Why fundamentalists do well in missional churches

I’ve noticed that people with fundamentalist backgrounds tend to do well in missional churches.  Now I know “fundamentalist” is a broad term and “missional” is a broad term, but I need to say something, right?


Fundamentalism was a movement that grew in part as a reaction to theological liberalism. Fundamentalists were a group of people who believed in the “fundamentals” of the faith. All well and good. But the problem is, post 1960’s, they began to see themselves as very separate from the culture.

Speaking of this phase of fundamentalism, Justin Taylor, in his very helpful article about the history of fundamentalism, defines post 1960’s fundamentalism as follows:

“Within this fourth phase, a somewhat legalistic form of Christianity develops. Strict regulations become unwritten laws. Any capitulation to popular culture is synonymous with the sin of wordiness. Throughout most of the 1970s suspicion was raised against anyone who wore sideburns, long hair, beards, flair-bottom pants, boots, wire-rimmed glasses, or silk shirts”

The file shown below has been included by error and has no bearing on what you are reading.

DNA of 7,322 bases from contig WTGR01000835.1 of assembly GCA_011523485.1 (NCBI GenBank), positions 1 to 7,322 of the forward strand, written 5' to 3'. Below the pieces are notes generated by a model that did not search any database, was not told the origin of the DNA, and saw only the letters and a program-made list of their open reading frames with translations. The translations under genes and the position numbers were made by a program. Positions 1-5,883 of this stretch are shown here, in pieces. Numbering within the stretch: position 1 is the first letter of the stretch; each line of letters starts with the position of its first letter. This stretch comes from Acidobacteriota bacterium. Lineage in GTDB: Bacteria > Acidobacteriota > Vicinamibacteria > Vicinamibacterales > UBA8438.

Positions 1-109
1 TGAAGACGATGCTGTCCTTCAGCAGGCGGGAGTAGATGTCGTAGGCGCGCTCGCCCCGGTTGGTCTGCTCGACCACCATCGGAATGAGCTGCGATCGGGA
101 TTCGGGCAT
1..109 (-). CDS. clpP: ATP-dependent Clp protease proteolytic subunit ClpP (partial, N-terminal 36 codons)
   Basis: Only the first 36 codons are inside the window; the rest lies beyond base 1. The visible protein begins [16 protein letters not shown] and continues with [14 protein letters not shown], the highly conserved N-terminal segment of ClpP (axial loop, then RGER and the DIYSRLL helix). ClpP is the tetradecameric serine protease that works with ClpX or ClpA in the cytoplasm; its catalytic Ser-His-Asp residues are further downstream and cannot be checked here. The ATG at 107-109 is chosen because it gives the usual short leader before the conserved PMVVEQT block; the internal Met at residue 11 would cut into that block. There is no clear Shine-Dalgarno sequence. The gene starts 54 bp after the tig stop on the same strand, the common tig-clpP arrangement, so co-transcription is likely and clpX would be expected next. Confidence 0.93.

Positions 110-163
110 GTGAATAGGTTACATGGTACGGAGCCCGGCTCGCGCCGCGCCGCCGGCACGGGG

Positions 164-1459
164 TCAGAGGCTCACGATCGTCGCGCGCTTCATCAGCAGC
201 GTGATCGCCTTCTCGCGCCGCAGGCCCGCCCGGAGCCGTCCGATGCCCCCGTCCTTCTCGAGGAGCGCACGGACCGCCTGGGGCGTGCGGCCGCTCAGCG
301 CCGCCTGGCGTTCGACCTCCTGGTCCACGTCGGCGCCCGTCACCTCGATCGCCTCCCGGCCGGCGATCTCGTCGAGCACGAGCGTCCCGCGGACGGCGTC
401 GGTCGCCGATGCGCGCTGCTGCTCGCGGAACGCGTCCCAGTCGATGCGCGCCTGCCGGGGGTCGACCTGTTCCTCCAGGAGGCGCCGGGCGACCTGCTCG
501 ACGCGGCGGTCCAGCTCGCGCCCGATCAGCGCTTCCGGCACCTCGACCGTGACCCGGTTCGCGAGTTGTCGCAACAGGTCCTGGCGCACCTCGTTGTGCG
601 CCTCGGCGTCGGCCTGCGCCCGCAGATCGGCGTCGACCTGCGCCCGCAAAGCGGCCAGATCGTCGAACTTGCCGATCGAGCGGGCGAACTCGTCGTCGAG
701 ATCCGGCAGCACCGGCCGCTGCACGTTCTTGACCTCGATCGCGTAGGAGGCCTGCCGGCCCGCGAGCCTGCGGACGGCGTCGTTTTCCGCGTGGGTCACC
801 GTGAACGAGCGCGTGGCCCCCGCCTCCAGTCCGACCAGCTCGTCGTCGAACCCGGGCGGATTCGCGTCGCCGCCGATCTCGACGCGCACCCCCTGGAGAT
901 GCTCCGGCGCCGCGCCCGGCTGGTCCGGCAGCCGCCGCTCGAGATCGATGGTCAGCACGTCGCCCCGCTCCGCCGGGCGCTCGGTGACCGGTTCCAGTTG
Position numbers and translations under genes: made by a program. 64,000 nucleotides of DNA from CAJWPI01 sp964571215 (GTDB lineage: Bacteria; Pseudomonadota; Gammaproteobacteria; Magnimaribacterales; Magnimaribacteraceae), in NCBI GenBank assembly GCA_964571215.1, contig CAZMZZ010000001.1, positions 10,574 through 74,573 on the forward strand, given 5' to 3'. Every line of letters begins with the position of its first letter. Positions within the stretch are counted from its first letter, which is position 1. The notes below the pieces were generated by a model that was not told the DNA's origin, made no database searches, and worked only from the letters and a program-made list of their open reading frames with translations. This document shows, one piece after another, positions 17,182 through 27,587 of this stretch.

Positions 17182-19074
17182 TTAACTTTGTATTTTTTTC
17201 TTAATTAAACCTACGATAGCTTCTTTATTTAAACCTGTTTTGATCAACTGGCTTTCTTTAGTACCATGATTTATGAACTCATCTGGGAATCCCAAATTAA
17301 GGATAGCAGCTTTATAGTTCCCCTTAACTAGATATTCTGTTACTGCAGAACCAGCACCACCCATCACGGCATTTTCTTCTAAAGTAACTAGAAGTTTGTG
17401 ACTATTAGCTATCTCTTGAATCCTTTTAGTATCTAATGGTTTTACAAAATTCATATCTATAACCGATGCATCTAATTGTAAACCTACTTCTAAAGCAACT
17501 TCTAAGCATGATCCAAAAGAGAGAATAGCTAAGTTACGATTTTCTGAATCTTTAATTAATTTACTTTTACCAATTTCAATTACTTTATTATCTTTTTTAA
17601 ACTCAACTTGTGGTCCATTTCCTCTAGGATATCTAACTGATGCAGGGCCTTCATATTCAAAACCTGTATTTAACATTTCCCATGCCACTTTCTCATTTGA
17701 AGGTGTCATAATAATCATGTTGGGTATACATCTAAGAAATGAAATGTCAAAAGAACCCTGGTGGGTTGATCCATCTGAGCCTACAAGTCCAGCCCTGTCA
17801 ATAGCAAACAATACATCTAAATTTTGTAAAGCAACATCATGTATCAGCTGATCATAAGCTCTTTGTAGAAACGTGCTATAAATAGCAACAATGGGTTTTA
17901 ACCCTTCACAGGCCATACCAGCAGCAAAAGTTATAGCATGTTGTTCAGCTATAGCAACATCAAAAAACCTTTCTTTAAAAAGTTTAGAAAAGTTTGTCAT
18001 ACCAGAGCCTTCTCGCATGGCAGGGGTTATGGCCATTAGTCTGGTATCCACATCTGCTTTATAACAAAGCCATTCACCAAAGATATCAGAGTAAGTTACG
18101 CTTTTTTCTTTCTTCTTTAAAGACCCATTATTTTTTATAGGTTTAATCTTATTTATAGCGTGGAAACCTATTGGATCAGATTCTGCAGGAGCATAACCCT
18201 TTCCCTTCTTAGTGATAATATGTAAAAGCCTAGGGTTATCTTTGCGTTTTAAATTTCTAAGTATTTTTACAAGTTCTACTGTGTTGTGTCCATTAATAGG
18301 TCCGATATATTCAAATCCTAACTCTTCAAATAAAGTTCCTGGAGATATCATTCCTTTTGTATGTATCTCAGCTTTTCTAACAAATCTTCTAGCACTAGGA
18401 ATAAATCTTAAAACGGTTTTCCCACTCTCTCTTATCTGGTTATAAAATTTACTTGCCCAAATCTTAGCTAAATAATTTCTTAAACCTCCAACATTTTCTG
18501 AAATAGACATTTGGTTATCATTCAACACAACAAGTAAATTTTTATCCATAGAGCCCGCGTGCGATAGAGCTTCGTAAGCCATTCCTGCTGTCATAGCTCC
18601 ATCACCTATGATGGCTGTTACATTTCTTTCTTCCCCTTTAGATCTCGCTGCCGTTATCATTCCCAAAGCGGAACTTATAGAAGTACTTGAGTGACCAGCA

The line from the fundamentalist was clear. We are not like the world. Which is good, but what the fundamentalists fail to ask is, “in which ways are we not like the world?” They create their own subculture and alienate people who do not act like them. In the quest to protect the Bible they ironically end up perpetuating extra-biblical restrictions

I grew up in a church like this. We had a position of separatism from the  broader culture, but how we were separate was defined in part by extra-biblical regulations. It was looked down upon if you went to the movies, drank, danced, got a tattoo, dated, or wore jewelry. We were also a church made almost exclusively of first and second generation Indian-Americans, so a lot of the lines were blurred between what was a sin against the Bible and what was simply against Indian culture. (Which is likely how dating made the above list)